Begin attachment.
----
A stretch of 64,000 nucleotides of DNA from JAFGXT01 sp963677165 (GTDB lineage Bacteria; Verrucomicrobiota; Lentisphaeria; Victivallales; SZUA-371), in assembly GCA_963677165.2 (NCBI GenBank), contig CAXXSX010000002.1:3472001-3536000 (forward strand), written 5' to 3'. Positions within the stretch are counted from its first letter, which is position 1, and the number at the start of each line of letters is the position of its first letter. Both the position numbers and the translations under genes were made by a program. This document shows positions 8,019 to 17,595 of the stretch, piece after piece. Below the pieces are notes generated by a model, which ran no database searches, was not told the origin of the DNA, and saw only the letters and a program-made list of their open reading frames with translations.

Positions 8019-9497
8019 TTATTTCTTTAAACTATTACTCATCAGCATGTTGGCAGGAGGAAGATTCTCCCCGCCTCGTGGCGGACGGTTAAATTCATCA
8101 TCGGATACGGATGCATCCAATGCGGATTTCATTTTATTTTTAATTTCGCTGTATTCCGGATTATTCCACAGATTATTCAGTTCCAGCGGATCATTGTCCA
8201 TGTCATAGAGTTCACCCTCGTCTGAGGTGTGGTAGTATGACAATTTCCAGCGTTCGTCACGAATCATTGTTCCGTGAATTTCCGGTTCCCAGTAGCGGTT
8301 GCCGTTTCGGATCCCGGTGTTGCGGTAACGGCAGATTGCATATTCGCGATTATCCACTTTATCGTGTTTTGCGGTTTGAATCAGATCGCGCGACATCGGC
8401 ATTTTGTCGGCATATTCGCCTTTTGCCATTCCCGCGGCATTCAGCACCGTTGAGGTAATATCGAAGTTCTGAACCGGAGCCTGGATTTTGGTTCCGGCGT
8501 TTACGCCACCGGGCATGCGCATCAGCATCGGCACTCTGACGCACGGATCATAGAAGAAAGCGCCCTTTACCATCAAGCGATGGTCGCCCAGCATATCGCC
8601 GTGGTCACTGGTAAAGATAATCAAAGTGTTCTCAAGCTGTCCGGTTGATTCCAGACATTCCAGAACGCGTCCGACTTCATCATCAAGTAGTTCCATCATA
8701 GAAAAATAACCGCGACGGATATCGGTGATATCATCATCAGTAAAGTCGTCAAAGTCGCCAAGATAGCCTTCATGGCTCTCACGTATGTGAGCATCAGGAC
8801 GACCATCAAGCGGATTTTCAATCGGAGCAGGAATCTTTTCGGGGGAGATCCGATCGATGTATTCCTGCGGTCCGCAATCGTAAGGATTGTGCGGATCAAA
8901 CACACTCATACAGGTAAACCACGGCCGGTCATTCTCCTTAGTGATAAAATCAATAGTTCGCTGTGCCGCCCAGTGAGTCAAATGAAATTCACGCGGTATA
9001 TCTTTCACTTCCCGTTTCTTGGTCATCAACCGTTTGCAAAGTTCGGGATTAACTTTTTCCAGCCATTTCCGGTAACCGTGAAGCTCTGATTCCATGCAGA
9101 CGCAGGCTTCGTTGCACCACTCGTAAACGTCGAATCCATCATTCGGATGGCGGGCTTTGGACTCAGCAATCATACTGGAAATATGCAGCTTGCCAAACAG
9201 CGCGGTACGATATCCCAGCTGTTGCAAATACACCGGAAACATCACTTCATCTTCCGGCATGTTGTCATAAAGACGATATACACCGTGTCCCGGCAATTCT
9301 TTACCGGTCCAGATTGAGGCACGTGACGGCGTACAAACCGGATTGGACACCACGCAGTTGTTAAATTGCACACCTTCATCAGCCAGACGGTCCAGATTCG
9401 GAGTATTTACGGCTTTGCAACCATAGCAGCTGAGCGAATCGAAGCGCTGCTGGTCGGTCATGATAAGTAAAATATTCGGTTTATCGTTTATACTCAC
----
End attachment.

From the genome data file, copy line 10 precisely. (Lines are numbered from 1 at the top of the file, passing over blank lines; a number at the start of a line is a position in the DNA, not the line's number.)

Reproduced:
8701 GAAAAATAACCGCGACGGATATCGGTGATATCATCATCAGTAAAGTCGTCAAAGTCGCCAAGATAGCCTTCATGGCTCTCACGTATGTGAGCATCAGGAC